Results and conclusions

The 10 standards presented are aimed to improve cancer pain management and reduce variation in practice across Europe. The Task Force believes that adoption of these standards by all 37 countries will promote the quality of care of patients with cancer‐related pain and reduce unnecessary suffering.

Significance

Pain affects up to 40% of cancer survivors and affects at least 66% of patients with advanced progressive disease, many of whom experience poor pain control. These 10 standards are aimed to improve cancer pain management, promote the quality of care of patients and reduce variation across Europe.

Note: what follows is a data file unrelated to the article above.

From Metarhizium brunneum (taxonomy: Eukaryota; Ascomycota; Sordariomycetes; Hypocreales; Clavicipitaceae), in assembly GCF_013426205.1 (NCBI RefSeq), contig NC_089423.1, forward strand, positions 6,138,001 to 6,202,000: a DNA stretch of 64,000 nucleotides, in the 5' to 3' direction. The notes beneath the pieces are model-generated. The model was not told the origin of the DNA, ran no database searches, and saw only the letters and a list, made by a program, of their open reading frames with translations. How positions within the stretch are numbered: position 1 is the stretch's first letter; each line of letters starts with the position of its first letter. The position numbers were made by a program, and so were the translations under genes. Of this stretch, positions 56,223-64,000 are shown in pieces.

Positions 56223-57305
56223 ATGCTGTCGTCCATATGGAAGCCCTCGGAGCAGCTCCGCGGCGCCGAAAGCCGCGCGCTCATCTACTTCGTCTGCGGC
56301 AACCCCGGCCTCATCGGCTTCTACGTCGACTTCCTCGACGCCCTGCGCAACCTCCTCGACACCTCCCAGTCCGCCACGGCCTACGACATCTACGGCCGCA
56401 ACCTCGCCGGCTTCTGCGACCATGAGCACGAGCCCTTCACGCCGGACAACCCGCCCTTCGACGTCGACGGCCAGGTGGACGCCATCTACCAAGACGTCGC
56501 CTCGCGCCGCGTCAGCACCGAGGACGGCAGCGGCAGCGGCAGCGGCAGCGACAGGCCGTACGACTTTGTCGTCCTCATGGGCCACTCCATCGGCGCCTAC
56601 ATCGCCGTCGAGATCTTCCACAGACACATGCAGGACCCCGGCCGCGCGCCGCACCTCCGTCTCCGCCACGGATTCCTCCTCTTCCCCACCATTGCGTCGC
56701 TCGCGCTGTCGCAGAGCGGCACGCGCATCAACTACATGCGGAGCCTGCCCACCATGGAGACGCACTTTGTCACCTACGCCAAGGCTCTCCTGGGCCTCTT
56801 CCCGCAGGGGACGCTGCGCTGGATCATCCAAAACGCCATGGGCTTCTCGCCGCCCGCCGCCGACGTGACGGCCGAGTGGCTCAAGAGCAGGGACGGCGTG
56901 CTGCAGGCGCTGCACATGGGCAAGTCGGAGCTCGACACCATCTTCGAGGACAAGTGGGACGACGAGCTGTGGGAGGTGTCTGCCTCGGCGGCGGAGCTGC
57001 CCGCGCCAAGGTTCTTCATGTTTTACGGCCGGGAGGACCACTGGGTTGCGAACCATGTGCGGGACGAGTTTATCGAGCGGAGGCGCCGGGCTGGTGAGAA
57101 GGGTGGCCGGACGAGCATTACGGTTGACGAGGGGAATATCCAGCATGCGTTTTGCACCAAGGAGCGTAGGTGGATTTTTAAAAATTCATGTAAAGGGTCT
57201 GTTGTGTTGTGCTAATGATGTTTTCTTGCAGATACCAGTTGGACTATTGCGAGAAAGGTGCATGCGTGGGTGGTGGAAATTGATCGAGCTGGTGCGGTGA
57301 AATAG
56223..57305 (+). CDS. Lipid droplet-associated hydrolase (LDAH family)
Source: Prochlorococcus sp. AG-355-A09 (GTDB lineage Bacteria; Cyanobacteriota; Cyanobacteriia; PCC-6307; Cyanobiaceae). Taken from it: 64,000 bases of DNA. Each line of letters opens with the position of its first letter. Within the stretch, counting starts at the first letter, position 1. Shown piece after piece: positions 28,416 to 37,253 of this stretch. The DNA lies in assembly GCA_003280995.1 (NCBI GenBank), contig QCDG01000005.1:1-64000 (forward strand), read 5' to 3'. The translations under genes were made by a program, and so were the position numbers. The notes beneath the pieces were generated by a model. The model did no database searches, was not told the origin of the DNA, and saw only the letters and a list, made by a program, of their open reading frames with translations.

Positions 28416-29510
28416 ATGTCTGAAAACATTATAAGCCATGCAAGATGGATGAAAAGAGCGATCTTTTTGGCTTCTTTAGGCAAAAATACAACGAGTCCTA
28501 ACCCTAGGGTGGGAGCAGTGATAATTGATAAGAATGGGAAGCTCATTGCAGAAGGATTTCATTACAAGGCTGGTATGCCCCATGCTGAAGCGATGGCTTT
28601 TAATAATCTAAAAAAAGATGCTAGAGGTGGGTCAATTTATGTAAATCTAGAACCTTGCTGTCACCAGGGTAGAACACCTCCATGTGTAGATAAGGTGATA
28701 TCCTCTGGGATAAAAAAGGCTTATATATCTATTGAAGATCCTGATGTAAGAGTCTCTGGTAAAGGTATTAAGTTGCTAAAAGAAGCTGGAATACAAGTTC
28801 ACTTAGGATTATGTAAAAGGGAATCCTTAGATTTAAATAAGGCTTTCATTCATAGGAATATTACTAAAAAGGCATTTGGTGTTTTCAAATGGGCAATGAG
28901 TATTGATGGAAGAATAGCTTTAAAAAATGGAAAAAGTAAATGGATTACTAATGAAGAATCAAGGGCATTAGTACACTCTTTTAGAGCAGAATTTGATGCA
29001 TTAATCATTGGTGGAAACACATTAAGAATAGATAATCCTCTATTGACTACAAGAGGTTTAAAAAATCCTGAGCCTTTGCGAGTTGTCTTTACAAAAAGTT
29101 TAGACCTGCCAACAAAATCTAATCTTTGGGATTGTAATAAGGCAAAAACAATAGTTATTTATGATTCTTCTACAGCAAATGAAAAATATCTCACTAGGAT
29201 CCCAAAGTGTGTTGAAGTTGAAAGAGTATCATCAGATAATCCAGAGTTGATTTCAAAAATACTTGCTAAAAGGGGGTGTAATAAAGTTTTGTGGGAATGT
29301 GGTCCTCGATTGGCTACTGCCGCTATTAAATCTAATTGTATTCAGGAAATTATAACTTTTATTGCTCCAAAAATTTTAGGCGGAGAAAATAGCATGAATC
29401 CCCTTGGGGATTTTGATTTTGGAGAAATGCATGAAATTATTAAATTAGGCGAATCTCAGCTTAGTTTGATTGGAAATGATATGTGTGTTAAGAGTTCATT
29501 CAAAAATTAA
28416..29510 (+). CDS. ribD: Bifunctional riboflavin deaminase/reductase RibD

Read the full paper here
Cannabis‐based medicines and medical cannabis for chronic pain management

European Pain Federation (EFIC) position paper on appropriate use of cannabis‐based medicines and medical cannabis for chronic pain management

Background